D(x)=CS(x)ρ(VVx)VndA+CS(x)(pp)dA,(1)
where D(x) is the drag evaluation on the cross section CS(x) as indicated in Fig. 1. The normal vector perpendicular to the surface of CS(x) is denoted as n, and the area of the cross section is given by A. The fluid density is given by ρ, V is the velocity vector (Vx being the velocity component in the x-axis), and p is the pressure. Equation (1) describes the change in forces along the x-axis based on the change in x-axis fluid momentum. This can be expressed in terms of a drag coefficient (by dividing by 12ρV2S), with an induced and profile drag component, as follows:
CD=2DρV2S.(2)
We next consider the drag coefficient as the decomposition of profile (CD0) and induced drag (CDi) as follows:
CD=CD0+CDi.(3)
The underlying issue is that these provide two equations [Eqs. (2) and (3)] and three unknowns (CD, CD0, and CDi) when developed to solve for the induced and profile drag components. Therefore, there is a gap in the ability to decompose induced and profile drag components.
The present application of the energy equation starts here; we hypothesize that the energy equation can serve to decompose the profile and induced drag components. In order to provide closure, we introduce the energy equation. The energy equation is, similarly, evaluated on various control surfaces,
QCVWCV=CS(x)e+ρ(V2V2)2VndA+CS(x)(pp)VndA.(4)
In the context of an iso-thermal flow, the heat-generation term (QCV) can be discarded, leaving only the work term, WCV, on the left-hand side, which is intended to represent losses associated with drag. Under isothermal conditions, it is assumed that the internal energy per unit mass, e, is constant in this analysis; hence, its net flux is zero. By assuming an isothermal flow, the pressure changes will impact the enthalpy of the fluid; however, this purely becomes a function of pressure and density (where density is assumed to be constant). Even in the context of the isothermal model, the energy equation must still be satisfied in the context of any control volume. Although under isothermal conditions there is a decoupling of energy and state equations from momentum and mass, the energy equation must still be satisfied, and the present analysis exploits this for deeper understanding. Hence, the energy equation is still applicable and is applied in conventional aerodynamics, for example, a propeller in an incompressible flow (Lishman2020. G. J. Leishman, Principles of Helicopter Aerodynamics with CD Extra (Cambridge University Press, 2006). and McCcormick1919. B. W. McCormick, Aerodynamics of V/STOL Flight (Dover Publishing, 1999).). The energy equation can now be simplified to a control volume form assessed at each cross-sectional plane, CS(x), as follows:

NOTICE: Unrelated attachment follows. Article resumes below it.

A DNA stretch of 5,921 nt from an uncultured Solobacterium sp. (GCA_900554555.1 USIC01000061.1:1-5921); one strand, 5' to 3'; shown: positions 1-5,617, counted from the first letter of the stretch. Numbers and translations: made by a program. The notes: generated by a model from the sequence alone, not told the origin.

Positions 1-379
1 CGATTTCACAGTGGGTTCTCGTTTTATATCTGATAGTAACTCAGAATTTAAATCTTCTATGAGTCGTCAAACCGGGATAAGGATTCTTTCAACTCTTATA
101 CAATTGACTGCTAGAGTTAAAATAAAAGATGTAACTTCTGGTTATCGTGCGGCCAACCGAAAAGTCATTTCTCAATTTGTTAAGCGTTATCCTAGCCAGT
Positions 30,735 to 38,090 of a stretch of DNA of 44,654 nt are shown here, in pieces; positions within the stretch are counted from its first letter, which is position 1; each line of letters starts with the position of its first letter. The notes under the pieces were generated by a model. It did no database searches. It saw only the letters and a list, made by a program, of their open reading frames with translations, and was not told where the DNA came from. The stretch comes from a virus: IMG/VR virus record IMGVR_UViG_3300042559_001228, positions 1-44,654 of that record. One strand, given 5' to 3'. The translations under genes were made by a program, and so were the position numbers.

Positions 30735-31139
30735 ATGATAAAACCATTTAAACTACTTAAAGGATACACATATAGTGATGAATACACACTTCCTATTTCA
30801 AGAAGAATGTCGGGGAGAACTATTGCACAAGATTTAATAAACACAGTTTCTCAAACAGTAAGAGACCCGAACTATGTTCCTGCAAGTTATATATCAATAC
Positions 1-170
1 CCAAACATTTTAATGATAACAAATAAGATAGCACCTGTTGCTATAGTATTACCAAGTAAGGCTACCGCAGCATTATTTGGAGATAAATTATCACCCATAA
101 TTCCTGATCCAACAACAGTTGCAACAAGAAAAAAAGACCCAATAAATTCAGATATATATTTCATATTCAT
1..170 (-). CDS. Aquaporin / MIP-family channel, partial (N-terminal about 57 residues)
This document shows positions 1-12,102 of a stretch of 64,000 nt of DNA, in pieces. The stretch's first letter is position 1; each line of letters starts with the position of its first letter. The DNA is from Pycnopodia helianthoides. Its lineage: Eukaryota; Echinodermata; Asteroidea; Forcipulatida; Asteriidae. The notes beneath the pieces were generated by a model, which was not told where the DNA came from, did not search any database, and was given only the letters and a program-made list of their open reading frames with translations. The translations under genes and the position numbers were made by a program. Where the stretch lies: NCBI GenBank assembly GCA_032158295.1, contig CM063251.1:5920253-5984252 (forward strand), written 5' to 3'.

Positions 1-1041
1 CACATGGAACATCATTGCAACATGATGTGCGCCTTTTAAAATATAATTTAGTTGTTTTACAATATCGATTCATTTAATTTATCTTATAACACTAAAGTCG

WCV=CS(x)ρ(V2V2)2+(pp)VndA.(5)
This relation provides the relation between fluid energy flux evaluated on CS(x) and the total work extracted within the control volume (CV). The work removed from the fluid energy can be evaluated as being proportional to the fluid power. The energy reduction is a result of work associated with the wing aerodynamics—this work term can be related to viscous dissipation or the work required to form the tip vortex. In order to interpret the work term as a force, we use the time-rate-of-change of work or the power (input or output). In this case, since a steady simulation is used, the time term is neglected, yielding the following equation:
WCV=PΔtFV,(6)
which can be used to extract the fluid force. Here, P is the power required. Using the inlet velocity, the accumulated force and drag coefficient can be solved for as
WCV=PΔtFVDV=CS(x)ρ(V2V2)2+(pp)VndA.(7)
Note that this relation includes drag and is distinct from the momentum equation in which it utilizes the energy and not momentum flux. Rearranging this equation, in terms of drag coefficients, yields
CD=2ρV3SCS(x)ρ(V2V2)2+(pp)VndA.(8)
B. Example application
The numerical solutions are generated utilizing a commercial code, Star-CCM+.2626. STAR Siemens, CCM+ Users Manual, 2019. The Spalart–Allmaras one-equation turbulence model2727. P. Spalart and S. Allmaras, “A one-equation turbulence model for aerodynamic flows,” in 30th Aerospace Sciences Meeting and Exhibit (AIAA, 1992), p. 439. was used to model the turbulent flow. CFD results were bench-marked against lifting-line theory, and mesh-refinement studies were conducted. Mesh refinement studies suggested that the CFD solutions were minimized by numerical uncertainty. Direct comparisons against experimental data were not considered; however, the effort bench marks the CFD and theory against theoretical, text-book equations associated with lifting line theory that have been validated against a multitude of experiments over time. This validation approach is accepted in the context of verification and validation practice.2828. W. L. Oberkampf, T. G. Trucano, and C. Hirsch, “Verification, validation, and predictive capability in computational engineering and physics,” Appl. Mech. Rev. 57, 345–384 (2004). https://doi.org/10.1115/1.1767847